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Football player quits citing mental health, sends a message of hope to those battling depression

Miller's struggles with mental health were so severe that he told his coach he had intended to take his own life.

Football player quits citing mental health, sends a message of hope to those battling depression
Image source: YouTube screenshot/TODAY

Trigger warning: This story contains themes of suicide that some readers may find disturbing.

Former Ohio State footballer Harry Miller delivered a powerful message of hope to those fighting depression after retiring from the game. The offensive lineman announced that he was medically retiring from the game due to his mental health struggles. It got so severe that Miller told his coach that he was going to end his life. After announcing his retirement, he spoke about his depression to TODAY and delivered an emotional message. "I would just say hope is just pretending to believe in something until one day you don't have to pretend anymore," said Miller. "And right now we have all the logic, all the rationale in the world to give up on it. And I just ask, pretend for a little bit, and then one day you won't have to pretend anymore and you'll be happy."



 

 

Miller's message comes just a week after Katie Meyer, a star soccer goalie at Stanford University, died by suicide, highlighting the immense pressure college athletes deal with. Miller fought tears as he delivered the message of hope on national television. "I'm so grateful," said Miller. "And I would just ask to keep pretending and then one day you won't have to, and you'll be so glad that you did. And that's the only advice I think I can muster." Earlier this month, on March 10, Miller announced his retirement from the sport in a statement released on Twitter. Miller was a starter on the 2020 Ohio State team that won the Big Ten championship.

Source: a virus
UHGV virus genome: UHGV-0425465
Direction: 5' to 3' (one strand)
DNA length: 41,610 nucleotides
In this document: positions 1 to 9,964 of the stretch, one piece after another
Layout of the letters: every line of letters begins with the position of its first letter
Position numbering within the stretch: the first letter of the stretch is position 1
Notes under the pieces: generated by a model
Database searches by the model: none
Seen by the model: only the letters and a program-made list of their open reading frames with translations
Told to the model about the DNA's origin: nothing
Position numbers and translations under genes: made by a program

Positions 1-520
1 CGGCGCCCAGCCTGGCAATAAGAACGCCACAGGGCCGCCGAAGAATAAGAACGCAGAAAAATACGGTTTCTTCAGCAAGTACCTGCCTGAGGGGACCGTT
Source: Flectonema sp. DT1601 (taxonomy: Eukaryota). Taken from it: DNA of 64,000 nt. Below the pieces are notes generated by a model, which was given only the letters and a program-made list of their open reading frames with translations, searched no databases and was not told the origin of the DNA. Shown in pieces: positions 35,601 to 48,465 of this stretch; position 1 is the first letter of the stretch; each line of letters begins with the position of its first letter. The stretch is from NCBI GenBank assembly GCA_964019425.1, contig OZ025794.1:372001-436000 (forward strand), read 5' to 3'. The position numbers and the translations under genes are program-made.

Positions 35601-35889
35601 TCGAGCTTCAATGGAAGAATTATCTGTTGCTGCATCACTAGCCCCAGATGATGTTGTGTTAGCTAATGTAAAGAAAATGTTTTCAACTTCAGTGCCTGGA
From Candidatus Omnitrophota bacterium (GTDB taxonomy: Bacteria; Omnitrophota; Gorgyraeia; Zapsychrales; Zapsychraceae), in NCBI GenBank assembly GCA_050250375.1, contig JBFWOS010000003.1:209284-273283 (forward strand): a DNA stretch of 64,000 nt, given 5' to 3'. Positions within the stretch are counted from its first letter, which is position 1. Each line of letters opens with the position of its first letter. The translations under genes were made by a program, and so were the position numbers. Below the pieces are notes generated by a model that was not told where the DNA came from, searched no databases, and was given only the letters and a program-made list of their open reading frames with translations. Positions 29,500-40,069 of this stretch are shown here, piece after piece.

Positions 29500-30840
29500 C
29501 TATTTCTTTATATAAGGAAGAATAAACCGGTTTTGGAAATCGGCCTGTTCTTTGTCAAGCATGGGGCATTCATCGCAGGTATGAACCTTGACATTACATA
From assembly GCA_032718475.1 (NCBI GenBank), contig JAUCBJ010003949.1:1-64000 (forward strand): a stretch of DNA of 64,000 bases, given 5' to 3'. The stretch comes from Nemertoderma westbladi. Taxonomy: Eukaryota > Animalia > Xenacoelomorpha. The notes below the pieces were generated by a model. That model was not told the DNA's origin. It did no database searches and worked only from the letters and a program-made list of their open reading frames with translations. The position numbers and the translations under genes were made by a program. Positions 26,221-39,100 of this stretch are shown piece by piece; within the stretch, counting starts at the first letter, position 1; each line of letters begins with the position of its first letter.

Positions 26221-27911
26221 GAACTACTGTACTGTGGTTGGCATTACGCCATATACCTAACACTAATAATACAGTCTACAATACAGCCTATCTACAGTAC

Twitter/h_miller76

 

After he told his coach Ryan Day that he was going to kill himself, Day got him the professional help that he desperately needed. He got better and had another crack at football but he was still struggling. "I tried my luck at football again, with scars on my wrists and throat,” he wrote. "They are hard to see, and they are easy to hide, but they sure do hurt. There was a dead man on the television set, but nobody knew it," he wrote.



 

He spoke of fighting the pain and the support system required to help those in need. "I will love more than I can be hated or laughed at, for I know people who are sneering need most the love that I was looking for," he continued. "The cost of apathy is life, but for a small price of life is as small as an act of kindness that was offered to me by others when I could not produce kindness for myself."



 

Miller said he struggled with mental health issues from a very young age, recalling telling his mother that he wanted to take his own life when he was just 8-years-old. "I guess I've always been anxious and depressed," he said. While Miller struggled with mental health issues, to the outsider, he seemed to be flying. He was the valedictorian of his high school with a 4.0 grade-point average as a mechanical engineering major at Ohio State. He was an Ohio state footballer and regularly volunteers in Ohio and made mission trips to Nicaragua to help families to help them build homes. "I just kept thinking, if only somebody would just say something, and I'm just really grateful that I was able to have received the care and love that I did," said Miller.



 

Miller the expectation of being a high-profile football player weighed heavy on him. "You play a game, it's a hard game, perhaps you made a lot of mistakes, and people send you a message saying, 'Transfer, you suck,'" he said. "Some people get death threats that I know on the team, and I'm trying to text my mom, that's the first thing I see, and then you can't worry about it too much because you've got an exam the next day. And you have that for weeks and then months and by the end of the semester and you're like, 'What is happening right now?'"



 

When asked why he decided to open up about his mental health struggles to the public, he said, "I've just been really grateful to one, receive the help I have, and then two, to learn some things that I can share with others. I had no intention of this happening the way it did, and people call me brave, but to me, this felt like not dying, and I felt like being honest. And maybe bravery is just being honest when it would easier not to, and if that's bravery, then so be it."

If you are having thoughts about taking your own life, or know of anyone who is, please contact The National Suicide Prevention Lifeline at 1-800-SUICIDE (784-2433)

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